Apr 01, 2020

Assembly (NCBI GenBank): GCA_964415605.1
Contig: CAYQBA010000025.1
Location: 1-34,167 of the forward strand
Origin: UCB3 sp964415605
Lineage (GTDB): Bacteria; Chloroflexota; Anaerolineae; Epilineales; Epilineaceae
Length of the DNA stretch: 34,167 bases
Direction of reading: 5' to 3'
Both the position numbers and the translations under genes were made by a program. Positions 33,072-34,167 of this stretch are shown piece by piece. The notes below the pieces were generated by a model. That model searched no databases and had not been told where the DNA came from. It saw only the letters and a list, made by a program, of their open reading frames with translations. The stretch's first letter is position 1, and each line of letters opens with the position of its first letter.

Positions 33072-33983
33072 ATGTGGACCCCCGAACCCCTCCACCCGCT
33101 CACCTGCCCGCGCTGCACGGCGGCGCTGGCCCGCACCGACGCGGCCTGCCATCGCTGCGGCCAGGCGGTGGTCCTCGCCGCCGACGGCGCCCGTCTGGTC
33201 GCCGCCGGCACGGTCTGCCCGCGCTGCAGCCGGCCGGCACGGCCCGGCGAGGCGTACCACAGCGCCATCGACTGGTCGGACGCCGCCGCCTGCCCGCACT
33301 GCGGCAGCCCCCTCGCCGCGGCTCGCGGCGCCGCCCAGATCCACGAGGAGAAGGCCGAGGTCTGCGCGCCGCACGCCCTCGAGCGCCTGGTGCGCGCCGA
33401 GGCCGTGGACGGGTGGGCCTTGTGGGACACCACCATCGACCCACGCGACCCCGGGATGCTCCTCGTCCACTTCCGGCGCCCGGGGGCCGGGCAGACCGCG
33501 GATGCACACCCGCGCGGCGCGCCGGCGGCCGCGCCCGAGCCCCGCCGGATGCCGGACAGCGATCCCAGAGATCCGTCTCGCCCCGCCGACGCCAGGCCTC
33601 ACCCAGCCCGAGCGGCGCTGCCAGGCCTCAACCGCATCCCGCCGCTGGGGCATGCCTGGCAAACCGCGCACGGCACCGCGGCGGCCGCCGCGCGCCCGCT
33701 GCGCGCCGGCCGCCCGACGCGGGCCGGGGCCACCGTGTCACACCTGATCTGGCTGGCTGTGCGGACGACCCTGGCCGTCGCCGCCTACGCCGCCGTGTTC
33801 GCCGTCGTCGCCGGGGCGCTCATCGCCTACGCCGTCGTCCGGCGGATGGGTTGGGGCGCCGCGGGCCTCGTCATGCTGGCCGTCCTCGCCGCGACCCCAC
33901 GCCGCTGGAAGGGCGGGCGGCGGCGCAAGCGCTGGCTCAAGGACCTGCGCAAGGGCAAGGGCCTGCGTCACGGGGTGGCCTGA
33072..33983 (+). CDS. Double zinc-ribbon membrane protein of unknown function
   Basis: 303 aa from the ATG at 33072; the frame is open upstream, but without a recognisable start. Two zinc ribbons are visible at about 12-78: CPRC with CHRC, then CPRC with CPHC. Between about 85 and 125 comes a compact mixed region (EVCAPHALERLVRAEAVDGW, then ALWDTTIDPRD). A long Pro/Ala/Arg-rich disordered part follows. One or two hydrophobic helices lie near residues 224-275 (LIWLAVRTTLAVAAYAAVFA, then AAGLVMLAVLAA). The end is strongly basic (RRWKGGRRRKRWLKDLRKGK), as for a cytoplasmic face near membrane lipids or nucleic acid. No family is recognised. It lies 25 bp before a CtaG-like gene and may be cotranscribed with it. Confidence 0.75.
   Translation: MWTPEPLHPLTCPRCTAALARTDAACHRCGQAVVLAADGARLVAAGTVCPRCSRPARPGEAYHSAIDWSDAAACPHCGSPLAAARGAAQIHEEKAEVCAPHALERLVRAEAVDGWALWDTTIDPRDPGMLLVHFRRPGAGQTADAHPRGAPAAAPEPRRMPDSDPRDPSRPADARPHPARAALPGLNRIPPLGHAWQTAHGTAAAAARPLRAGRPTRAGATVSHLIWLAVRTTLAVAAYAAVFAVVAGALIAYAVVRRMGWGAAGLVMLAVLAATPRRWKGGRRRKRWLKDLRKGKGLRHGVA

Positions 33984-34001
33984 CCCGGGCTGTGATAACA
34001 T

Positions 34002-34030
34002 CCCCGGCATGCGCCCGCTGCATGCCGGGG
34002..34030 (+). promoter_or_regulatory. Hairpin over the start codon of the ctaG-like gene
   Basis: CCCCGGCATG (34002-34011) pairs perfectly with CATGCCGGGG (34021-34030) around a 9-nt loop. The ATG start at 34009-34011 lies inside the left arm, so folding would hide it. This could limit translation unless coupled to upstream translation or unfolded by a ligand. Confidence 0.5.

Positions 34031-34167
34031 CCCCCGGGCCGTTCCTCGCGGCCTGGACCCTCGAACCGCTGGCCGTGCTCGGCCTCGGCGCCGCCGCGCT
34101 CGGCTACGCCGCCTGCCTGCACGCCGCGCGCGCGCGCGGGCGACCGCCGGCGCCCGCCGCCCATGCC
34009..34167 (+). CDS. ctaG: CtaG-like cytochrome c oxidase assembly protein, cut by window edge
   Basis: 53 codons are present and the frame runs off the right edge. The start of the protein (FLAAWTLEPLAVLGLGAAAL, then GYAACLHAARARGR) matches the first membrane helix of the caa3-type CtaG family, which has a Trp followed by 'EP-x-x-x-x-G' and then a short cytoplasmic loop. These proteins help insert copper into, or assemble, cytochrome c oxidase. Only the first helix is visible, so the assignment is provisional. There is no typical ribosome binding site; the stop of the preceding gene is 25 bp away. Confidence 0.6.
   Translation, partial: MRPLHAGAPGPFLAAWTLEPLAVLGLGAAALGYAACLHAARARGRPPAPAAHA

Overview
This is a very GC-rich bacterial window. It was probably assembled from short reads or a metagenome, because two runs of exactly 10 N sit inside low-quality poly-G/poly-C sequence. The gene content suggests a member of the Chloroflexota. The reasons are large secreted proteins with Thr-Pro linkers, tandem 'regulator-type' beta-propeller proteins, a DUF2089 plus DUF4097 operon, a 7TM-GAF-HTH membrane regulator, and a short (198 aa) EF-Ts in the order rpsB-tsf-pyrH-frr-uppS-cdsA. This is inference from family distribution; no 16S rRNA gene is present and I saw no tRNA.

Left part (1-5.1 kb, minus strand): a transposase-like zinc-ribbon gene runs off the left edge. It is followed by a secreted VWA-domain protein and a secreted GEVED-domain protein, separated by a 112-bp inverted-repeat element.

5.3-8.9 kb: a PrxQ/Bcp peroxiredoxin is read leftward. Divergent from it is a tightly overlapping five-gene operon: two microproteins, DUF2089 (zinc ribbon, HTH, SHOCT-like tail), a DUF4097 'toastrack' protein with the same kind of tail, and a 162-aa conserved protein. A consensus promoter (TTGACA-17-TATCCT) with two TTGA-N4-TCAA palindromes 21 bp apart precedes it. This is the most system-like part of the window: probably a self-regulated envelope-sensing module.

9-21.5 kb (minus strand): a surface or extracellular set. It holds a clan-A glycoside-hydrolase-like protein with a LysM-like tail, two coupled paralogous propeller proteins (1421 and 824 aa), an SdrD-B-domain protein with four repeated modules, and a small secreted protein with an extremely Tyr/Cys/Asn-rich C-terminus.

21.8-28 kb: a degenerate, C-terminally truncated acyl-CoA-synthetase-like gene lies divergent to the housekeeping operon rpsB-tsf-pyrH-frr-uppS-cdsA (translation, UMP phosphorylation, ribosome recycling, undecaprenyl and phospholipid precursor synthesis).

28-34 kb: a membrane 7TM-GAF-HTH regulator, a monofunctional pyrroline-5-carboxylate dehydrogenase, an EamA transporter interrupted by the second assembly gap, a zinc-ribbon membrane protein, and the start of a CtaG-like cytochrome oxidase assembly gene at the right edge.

Key highlights India, like all other markets, has been deeply affected by COVID-19 However, this has now reset company valuations to highly attractive levels When the markets begin to recover there are strong reasons to believe India can ﬂour-ish anew One of the easiest, most cost-efﬁcient ways to get exposure to India for Australians is via the ETFS-NAM India Nifty 50 ETF (ASX Code: NDIA) India: Current State of Play In the past month, the Indian stock market has undergone one of the sharpest corrections in history. Growth forecasts have seen sharp downgrades and India is no exception, with expected weakness for the remainder of the year. While these concerns are real, global policymakers have responded to this crisis with unprecedented levels of monetary and ﬁscal stimulus. Still, the panic in the market is visible in record levels of volatility which has led to deep cuts across most sectors. Market Valuations Return to GFC Levels After this sharp correction, market valuations have returned to near record lows not seen since the GFC. (Source: Blomberg & IMF Estimates) Policy support is expected to continue for a prolonged period and it is hoped that the COVID-19 epidemic will begin to subside in the second half of the year. With this in mind and given valuations are at near record lows, it seems the fallout of this epidemic is already priced in. While nobody can predict the extent to which the markets will continue to fall, or how long it will take for the current situation to return to normal, most market experts agree that current market valuations are attractive. Therefore, this could represent an attractive buying opportunity for long-term investors. Why India can recover Fiscal Response: If the COVID-19 epidemic results in prolonged lockdown a ﬁscal stimulus of at least 2% of GDP is likely. As an example of past stimulus, during the GFC additional expenditure amounting to 3% of GDP was provided Strong Monetary Response: The RBI is expected to cut rates by at least 100bps, with the ﬁrst rate cut of 75bps announced on the 30th of March Rapid sequential growth for H2: Given India is a domestic consumption country, assuming COVID-19 can be contained and the lockdown laws lifted, consumption can pick back up rapidly, without the reliance on international inﬂows Access To India: ETFS-NAM India Nifty 50 ETF (ASX Code: NDIA) One of the simplest ways to access the Indian stock market is through the ETFS-NAM India Nifty 50 ETF (ASX Code: NDIA). NDIA tracks the Nifty50 Index, providing exposure to the top 50 large-cap Indian companies (covering approx. 60% of the Indian market), most of which are currently available at their multi-year lows. Advantages of investing in the NSE Nifty50 index: Low cost Eliminates non-systematic risks like stock picking/portfolio manager selection Provides building blocks for portfolio construction Provides exposure to the top 50 blue chip companies who are, potentially, less likely to feel the long-term effects of the COVID-19 shutdown For more information on ETFS-NAM India Nifty 50 ETF, visit our NDIA product page.